One of the keys in the virtual inventory model is understanding that not all stocking locations have the same policies. Many understand the ‘stocking levels by location’ element. They have forecasts that understand, by location, what the fast and slow movers are, and what a reasonable re-order point may be. By expanding to a virtual model, you change your whole philosophy about stocking. A good example we can all relate to is seasonality. In the central warehouse you may want to keep levels high. As the season ends in one location, you may not want to refill stock at all; however, in another location the season may be just beginning1 and you want inventory levels high.
Question: Can I See My Inventory?
Managing in a dynamic, virtual inventory world is not just about great software, but item-level intelligence. Many retailers are turning to RFID to ensure accurate inventory and maintain safety levels. This has many benefits (you can read about them in this issue in Understanding Real-World ROI for RFID in Retail).
Question: How Can I Fulfill Inventory Most Profitably?
From speaking with JDA we learned that they have developed an integrated set of analytics in their approach to order fulfillment. In their suite, they have inventory optimization, WMS, and TMS options to do something they call Intelligent Fulfillment. This blends the fulfillment functions in a manner that reduces wasted movement and determines the best transportation method. They are able to answer the questions: Where is the best place to fulfill from?From where is fulfillment most profitable?
This concept, the JDA WMS leaders pointed out to me, also applies to inbound. Increased supply chain costs can turn a good buy into a bad one. Coordinating buyer decisions such as warehouse capacity (why buy when you don’t have space to stock it?) or transportation costs (existing contracts with carriers and leveraging capacity when they have it available to reduce cost) can improve throughput and/or reduce costs.
Question: To Stock or Not to Stock Inventory?
In the Omni world, especially for internet retailers who carry many brands, lies the question of whether they should stock or even catalogue certain products. As I learned from ToolsGroup, who has internet retailer, Wayfair, for a customer, ‘offering’ 5 million products is a really big deal. However, Wayfair only—only!—stocks a million of them. Many traditional retailers and distributors know they have the opportunity to offer so much more, but we all know the costs associated with actual ownership—the cost of product and carrying costs—eat up working capital. However, stocking certain products may provide premier search, exclusivity, and the ability to ensure fulfillment. In spite of great web software, the connection with the suppliers often yields back orders or out of stocks due to a poor information connection. So stocking ensures that the retailer, and therefore, their customers, know exactly what they have.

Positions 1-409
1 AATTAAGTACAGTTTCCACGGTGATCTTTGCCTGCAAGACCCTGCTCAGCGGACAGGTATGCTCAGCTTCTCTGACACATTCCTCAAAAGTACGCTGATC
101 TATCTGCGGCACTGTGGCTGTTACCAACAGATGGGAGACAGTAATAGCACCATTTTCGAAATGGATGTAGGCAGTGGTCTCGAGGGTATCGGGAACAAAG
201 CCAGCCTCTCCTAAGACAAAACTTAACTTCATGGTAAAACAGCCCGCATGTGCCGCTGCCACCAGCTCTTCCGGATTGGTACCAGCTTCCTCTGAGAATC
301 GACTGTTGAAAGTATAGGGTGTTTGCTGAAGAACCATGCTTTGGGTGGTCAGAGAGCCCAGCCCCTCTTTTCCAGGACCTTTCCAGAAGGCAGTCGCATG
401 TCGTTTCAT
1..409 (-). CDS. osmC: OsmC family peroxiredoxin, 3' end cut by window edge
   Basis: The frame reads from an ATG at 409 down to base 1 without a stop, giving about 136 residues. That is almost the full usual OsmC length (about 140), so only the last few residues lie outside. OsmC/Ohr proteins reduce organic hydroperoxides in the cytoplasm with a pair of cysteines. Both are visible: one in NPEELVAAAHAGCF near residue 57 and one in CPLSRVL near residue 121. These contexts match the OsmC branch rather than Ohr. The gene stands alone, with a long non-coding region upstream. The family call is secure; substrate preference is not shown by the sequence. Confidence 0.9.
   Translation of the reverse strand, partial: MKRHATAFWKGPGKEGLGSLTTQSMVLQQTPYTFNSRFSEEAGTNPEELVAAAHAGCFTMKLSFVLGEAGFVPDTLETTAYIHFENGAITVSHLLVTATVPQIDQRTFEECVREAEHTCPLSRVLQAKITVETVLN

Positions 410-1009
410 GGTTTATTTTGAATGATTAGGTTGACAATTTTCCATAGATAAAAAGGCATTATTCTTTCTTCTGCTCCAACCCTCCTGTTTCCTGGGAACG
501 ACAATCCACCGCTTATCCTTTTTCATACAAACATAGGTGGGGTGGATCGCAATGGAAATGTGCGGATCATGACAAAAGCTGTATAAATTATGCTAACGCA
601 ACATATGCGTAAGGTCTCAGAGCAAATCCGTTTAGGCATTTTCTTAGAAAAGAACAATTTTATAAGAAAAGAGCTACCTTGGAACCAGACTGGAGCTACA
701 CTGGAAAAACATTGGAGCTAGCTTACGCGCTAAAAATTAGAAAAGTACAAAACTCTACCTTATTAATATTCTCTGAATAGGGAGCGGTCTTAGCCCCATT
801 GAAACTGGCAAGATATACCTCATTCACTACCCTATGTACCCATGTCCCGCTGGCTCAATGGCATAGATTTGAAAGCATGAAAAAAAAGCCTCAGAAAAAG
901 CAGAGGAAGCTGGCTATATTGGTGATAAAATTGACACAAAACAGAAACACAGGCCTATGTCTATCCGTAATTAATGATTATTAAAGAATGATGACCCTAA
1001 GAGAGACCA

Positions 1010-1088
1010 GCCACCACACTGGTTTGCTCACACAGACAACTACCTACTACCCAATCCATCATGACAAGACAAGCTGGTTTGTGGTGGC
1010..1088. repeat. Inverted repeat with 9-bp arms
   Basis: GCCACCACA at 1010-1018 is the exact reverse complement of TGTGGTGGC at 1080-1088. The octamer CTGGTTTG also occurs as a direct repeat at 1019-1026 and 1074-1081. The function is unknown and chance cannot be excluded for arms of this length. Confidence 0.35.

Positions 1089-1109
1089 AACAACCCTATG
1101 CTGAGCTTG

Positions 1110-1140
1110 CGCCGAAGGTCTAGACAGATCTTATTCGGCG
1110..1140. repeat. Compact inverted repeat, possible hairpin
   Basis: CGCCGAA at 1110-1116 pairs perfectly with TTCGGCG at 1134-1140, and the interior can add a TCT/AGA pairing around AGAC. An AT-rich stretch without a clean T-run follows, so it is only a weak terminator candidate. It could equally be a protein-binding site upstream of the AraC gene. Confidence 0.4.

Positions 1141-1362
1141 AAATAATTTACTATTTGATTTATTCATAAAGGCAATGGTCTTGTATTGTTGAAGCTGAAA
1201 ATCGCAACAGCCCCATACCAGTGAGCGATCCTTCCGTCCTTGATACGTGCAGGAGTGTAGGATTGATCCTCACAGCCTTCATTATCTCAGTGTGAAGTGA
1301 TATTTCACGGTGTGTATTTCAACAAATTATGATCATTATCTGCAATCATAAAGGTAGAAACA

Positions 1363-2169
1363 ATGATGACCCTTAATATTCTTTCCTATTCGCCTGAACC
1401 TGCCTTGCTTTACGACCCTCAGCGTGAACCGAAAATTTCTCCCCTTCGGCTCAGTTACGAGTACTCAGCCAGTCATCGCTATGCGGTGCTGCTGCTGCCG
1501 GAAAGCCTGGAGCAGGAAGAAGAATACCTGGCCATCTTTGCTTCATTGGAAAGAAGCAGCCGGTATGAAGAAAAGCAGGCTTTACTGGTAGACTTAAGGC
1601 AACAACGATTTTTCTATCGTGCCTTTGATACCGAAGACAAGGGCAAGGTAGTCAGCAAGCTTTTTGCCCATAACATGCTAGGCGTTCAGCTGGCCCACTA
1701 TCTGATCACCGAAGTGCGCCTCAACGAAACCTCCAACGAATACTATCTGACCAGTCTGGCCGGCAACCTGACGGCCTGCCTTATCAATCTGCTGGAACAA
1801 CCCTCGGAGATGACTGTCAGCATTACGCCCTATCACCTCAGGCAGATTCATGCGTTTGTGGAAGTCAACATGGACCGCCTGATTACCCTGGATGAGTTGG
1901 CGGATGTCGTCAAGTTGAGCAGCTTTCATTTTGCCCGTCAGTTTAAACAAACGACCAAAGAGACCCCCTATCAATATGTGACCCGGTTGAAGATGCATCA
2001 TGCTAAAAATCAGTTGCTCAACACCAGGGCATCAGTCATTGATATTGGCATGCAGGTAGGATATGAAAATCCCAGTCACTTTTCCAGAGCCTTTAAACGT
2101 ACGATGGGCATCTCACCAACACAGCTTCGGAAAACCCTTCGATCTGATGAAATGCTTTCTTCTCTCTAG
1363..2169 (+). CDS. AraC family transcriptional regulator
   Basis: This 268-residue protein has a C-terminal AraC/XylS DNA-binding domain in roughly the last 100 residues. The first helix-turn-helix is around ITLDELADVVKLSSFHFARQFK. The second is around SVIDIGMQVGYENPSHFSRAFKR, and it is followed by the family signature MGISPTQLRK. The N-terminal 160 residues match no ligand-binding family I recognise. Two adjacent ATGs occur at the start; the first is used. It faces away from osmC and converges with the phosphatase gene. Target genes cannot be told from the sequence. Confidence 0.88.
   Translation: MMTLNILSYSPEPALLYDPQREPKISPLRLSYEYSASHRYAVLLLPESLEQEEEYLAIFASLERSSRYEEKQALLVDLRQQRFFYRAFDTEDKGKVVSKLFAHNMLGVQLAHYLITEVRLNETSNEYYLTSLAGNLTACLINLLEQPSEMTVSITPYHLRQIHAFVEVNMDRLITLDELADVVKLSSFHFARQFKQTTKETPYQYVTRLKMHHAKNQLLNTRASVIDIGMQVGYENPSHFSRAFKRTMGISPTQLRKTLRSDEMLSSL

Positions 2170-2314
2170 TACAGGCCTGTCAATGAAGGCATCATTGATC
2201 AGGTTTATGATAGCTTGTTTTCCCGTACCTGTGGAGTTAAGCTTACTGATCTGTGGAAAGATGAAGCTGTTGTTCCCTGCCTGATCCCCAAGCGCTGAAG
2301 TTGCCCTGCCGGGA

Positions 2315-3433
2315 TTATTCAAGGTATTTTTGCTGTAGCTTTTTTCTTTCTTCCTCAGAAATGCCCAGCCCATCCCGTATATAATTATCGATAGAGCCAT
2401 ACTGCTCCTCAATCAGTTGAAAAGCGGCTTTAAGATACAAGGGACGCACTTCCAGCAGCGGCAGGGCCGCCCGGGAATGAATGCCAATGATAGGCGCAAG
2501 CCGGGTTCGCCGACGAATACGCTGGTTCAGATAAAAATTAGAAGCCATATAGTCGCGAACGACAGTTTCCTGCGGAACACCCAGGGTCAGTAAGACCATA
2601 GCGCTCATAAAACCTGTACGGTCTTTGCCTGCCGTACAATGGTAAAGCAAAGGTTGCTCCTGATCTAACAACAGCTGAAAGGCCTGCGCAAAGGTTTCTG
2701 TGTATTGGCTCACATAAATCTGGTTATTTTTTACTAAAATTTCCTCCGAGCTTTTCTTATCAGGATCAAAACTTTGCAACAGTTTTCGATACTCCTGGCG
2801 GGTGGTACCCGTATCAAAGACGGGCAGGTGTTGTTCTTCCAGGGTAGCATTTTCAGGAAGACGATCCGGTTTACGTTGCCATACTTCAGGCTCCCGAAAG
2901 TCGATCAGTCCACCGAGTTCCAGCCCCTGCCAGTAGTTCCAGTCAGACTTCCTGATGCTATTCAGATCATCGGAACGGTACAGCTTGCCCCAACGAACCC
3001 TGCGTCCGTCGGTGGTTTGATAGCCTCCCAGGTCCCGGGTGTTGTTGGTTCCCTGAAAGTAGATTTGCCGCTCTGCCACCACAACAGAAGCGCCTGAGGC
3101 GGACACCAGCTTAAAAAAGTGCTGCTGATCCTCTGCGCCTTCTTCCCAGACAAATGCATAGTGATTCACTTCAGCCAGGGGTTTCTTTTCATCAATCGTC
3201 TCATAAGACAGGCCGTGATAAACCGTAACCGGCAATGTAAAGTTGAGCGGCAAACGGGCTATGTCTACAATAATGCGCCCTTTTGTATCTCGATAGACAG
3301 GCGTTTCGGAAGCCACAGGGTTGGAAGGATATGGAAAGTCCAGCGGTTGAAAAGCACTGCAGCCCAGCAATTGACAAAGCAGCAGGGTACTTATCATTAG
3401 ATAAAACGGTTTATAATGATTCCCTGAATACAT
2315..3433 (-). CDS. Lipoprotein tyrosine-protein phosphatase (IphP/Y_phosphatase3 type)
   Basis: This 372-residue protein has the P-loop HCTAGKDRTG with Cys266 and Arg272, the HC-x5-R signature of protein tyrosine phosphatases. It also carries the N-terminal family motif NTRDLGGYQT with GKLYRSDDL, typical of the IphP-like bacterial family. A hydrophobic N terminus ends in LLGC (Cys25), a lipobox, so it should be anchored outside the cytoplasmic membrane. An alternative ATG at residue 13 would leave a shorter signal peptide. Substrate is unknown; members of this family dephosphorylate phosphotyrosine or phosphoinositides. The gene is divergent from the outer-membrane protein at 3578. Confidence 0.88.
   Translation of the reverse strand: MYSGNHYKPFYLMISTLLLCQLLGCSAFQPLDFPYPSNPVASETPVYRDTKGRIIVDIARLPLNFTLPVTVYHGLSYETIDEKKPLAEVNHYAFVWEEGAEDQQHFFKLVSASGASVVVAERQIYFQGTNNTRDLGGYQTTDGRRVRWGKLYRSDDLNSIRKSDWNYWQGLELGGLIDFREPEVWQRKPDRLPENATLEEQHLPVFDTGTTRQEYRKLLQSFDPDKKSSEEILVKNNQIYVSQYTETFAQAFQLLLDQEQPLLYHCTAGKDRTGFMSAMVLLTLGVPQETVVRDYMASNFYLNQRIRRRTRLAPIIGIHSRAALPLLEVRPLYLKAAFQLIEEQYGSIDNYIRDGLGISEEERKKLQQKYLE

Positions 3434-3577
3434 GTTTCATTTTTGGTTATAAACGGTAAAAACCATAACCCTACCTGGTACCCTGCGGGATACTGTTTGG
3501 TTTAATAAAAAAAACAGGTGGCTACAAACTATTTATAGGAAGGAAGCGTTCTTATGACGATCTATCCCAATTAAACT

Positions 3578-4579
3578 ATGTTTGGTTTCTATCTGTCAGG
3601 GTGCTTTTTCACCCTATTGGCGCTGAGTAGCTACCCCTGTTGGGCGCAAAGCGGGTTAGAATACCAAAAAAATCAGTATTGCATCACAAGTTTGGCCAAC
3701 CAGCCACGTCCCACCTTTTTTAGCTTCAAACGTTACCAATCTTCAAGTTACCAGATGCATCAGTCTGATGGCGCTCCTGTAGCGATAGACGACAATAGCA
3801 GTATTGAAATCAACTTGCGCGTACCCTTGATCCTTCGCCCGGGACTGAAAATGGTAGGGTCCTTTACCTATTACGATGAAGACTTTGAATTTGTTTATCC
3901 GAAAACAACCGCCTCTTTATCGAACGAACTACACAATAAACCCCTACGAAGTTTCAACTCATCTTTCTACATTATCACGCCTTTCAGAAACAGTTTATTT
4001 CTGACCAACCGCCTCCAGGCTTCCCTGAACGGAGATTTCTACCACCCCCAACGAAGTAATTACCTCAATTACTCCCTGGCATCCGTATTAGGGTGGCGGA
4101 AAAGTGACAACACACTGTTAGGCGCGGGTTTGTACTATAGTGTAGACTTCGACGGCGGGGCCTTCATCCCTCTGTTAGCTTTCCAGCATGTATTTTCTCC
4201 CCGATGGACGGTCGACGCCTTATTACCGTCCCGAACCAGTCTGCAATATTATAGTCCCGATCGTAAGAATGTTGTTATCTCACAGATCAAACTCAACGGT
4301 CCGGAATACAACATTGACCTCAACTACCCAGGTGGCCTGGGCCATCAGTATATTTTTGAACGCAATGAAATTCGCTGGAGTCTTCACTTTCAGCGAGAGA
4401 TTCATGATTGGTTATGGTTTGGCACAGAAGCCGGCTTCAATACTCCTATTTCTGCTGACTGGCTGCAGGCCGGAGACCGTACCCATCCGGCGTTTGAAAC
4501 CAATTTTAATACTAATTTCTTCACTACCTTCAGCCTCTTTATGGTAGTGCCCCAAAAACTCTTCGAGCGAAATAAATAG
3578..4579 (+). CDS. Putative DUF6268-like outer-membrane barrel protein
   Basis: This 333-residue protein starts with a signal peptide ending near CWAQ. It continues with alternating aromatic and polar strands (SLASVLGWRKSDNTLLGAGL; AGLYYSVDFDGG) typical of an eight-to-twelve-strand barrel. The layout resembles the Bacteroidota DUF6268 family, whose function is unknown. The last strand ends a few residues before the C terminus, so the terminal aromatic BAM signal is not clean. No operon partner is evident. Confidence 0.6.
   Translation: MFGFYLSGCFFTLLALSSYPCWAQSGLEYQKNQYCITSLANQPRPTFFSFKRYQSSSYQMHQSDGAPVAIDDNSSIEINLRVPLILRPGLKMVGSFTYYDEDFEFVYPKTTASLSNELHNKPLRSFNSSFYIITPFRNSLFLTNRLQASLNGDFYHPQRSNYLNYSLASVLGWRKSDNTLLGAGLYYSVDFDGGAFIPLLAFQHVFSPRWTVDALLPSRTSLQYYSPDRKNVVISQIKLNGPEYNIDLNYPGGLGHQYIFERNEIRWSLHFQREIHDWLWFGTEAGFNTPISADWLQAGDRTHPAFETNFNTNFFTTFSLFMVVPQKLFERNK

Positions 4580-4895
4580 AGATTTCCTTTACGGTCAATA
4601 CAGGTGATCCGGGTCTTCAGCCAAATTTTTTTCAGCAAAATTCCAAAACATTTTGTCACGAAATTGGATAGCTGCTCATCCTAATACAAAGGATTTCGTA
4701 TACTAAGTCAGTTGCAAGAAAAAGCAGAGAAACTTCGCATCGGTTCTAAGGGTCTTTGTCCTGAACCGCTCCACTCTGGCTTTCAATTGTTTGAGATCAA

Questions: Where Do I Put the Inventory?
One of the major questions that plagues distributors and retailers in the Omni world is where to put the inventory. Do I have a single fulfillment center that serves the whole country? That might work if you segment your online offering from the in-store. But consumers are restless. They lose patience with these types of scenarios. They want the same offering—and the same price. However, if you are offering the same product line in-store and online, the challenge becomes where to put it.
Retailers who build assortment and allocation models that are static may need to rethink that approach.2 Customer demand and how they will buy is a fickle thing. Trans-shipments add cost with no payback. And if your business model is not set up for click and collect (buy online, pick up in store) or pick and ship anywhere to anywhere (pick either in-store or warehouse and ship to customers), you may be adding lots of transportation costs to fulfill orders. Logility has developed a dynamic allocation approach that blends localized demand data with allocation planning to create a more dynamic approach.
Conclusion: Can I Get Access to the Data and Understand What It Means?
Another area for your consideration is the user experience. This is an area in which software firms have made huge investments (you can read about this in JDA FOCUS in this issue). JDA Labs has developed new role-based approaches. JDA is not just talking about the "I" part—the interface—but the whole flow of information: served to various users according to their role. HighJump has also jumped in with a holistic cross-device UI strategy. This is not just a layer of middleware that allows for integration between HighJump models across their various products, it also provides functional multi-device strategies that span from the warehouse worker to management and to the store associate. These approaches from HighJump and JDA fulfill the Omni perspective by providing access across the organization, since anyone in the organization may be the person who gets asked ‘the’ question from the customer: Is it in stock?
1 A benefit of a global or national brand is that once a season is gone, rather than marking down, inventory can be shipped ‘south’ to a whole new market. -- Return to article text above